Sussex County Council

delritesussex7.28.15sussexseal    What is the Sussex County Council?

To understand what the Sussex County Council is, you must know what it was, and always has been. A government entity, which creates revenue to sustain itself, and creates the need for its existence, through the imposition of regulations and codes.

So, the Council gets to impose regulations, which forces people to come stand before them, and ask permission to build or develop on the land they either already own, or which they seek to develop at a profit. The citizen has no choice but to come stand before the Council in order to gain approval of their plans.

In other words, a citizen who wishes to utilize their resources, in a lawful manner, are required to surrender themselves before the Sussex County Council to gain approval. Until that time, a citizen cannot take advantage of their own freely held properties and resources.

This brings me to this past Friday morning, which I spent, as I spend most every Friday morning, joining an ever, ebbing flow of friends, and acquaintances for breakfast. Mostly, we are the background noise for the Dan Gaffney Show, live at the Lewes Diner currently.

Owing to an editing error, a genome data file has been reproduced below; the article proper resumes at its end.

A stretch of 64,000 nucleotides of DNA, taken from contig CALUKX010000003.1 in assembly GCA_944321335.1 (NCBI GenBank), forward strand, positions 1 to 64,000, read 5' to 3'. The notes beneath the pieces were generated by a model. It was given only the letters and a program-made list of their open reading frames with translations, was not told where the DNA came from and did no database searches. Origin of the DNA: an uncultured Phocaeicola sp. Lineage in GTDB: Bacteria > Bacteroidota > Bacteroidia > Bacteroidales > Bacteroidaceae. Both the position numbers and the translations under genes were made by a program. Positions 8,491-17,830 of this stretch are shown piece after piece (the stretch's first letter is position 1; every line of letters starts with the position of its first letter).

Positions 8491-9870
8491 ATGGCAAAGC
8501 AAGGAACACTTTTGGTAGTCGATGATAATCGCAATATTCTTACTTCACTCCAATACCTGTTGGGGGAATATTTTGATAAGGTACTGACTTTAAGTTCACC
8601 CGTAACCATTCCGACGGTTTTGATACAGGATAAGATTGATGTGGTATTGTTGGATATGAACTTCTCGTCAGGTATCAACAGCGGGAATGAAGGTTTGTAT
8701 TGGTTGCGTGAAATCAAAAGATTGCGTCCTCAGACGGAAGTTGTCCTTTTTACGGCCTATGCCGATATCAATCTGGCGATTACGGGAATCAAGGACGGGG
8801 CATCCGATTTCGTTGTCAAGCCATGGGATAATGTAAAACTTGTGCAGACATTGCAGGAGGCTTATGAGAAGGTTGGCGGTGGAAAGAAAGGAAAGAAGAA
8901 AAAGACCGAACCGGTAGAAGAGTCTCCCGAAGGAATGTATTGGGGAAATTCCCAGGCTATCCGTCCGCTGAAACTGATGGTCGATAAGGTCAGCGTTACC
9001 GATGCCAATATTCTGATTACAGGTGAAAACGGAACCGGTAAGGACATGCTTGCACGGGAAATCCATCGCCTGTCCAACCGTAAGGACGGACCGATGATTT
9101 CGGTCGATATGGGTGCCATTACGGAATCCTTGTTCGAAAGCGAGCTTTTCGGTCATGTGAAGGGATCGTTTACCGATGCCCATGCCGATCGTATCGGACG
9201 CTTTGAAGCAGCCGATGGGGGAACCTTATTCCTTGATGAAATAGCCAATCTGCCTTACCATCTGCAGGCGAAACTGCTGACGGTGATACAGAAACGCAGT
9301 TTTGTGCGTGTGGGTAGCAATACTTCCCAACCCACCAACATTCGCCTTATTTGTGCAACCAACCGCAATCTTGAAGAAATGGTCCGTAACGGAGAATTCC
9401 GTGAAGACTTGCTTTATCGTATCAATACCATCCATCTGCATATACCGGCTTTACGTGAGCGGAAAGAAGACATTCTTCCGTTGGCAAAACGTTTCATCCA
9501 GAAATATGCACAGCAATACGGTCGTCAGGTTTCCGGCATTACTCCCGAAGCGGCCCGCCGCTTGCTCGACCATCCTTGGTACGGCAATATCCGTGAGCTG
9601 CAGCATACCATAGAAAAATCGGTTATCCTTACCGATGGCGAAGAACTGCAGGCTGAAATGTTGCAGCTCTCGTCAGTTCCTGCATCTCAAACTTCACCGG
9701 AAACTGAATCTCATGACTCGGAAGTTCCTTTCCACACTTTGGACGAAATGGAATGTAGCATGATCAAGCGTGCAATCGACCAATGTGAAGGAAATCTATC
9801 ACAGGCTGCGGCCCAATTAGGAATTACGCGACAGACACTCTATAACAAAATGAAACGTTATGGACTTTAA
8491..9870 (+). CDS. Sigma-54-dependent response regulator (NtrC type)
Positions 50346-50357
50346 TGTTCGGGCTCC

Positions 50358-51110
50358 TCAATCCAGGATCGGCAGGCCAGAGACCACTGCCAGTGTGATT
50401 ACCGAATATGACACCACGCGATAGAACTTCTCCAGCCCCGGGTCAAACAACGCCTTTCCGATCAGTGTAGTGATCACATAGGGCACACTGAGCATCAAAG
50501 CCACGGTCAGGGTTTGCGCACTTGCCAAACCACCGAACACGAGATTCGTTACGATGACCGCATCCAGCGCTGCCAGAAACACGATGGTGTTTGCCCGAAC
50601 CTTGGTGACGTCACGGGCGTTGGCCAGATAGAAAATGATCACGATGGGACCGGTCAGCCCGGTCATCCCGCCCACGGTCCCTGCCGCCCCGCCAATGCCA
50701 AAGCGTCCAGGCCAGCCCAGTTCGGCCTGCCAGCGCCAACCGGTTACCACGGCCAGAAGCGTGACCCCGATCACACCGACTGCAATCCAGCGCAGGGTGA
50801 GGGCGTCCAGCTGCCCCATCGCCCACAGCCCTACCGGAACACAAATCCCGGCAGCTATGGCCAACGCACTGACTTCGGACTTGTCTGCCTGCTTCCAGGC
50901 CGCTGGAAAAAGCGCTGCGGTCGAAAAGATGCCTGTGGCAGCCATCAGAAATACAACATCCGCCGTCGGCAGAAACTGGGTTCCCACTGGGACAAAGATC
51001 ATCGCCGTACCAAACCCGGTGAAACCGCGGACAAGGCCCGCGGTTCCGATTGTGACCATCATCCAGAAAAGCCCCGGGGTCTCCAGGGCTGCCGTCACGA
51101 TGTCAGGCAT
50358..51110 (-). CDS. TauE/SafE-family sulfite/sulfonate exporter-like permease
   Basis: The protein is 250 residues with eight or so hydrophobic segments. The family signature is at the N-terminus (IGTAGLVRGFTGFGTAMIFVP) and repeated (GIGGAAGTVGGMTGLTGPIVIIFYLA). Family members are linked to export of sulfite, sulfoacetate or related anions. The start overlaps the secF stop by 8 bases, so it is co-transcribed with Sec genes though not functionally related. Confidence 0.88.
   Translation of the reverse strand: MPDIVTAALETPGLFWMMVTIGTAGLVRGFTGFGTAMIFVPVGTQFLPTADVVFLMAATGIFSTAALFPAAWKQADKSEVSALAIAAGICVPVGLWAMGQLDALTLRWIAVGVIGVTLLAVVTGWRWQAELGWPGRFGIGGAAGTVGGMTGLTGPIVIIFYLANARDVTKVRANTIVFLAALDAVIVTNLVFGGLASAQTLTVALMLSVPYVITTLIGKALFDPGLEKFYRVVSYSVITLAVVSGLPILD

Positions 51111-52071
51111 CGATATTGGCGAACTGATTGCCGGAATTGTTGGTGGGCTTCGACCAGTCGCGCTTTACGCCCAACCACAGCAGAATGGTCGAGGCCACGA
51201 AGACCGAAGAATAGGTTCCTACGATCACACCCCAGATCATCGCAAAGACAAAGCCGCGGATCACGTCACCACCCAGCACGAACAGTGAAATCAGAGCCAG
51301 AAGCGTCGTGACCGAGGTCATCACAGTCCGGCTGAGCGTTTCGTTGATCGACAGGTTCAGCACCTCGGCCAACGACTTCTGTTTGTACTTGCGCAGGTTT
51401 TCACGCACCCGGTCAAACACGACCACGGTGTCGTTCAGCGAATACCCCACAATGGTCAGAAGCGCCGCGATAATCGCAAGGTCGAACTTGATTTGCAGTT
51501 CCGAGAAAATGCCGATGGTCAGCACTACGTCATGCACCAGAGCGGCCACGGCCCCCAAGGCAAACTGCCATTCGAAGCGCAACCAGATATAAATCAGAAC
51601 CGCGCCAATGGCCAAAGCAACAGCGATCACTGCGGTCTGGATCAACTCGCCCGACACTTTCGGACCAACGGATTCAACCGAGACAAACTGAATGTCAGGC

It is the political season, and we have seen many of our elected, and wanna be elected friends and neighbors join us as well. The discussion is lively, the topics unlimited, and the challenge is to be heard.

This past Friday, 10/3/20, Councilman Doug Hudson came by, and was on air discussing Sussex County and the unique challenges of doing County business in the age of COVID and the Governor’s State of Emergency. He clearly stated,  the Council was setting aside certain applications, due to their nature.  That being, due to their complexity, and or the need for public input. Due to COVID and the limit on the number of people “ALLOWED” in a gathering, Mr. Hudson indicated the Council was currently unable to facilitate certain applications. However, other less complex  projects and applications were still able to be processed.

My question to Mr. Hudson was, how is it fair and correct by law, to set aside one application, and move on to the next in line? If a citizen makes application, and has met all requirements, up and until they are required to come before the Council, then their application should be processed in the order it was taken, and at the earliest date possible.

To do otherwise seems to infringe upon a citizen’s 14th Amendment right of equal protections under the law. It would also seem to open up the Sussex County Council to yet another law suit, they will likely lose.

But instead of protecting and advocating for the property rights of the citizens, by simply doing their job, the Council has chosen to be the enforcer of John Carney’s business killing regulations.

The Sussex County Council has also deemed to become lord and master, of all lands in Sussex.  From paying into farm preservation, to buying up “open space”, to partnering with private companies. The Council can now buy land, make a decision about how the land can be used, and profit from it. Profit to the tune of almost two hundred million dollars in surplus from over taxing the citizens.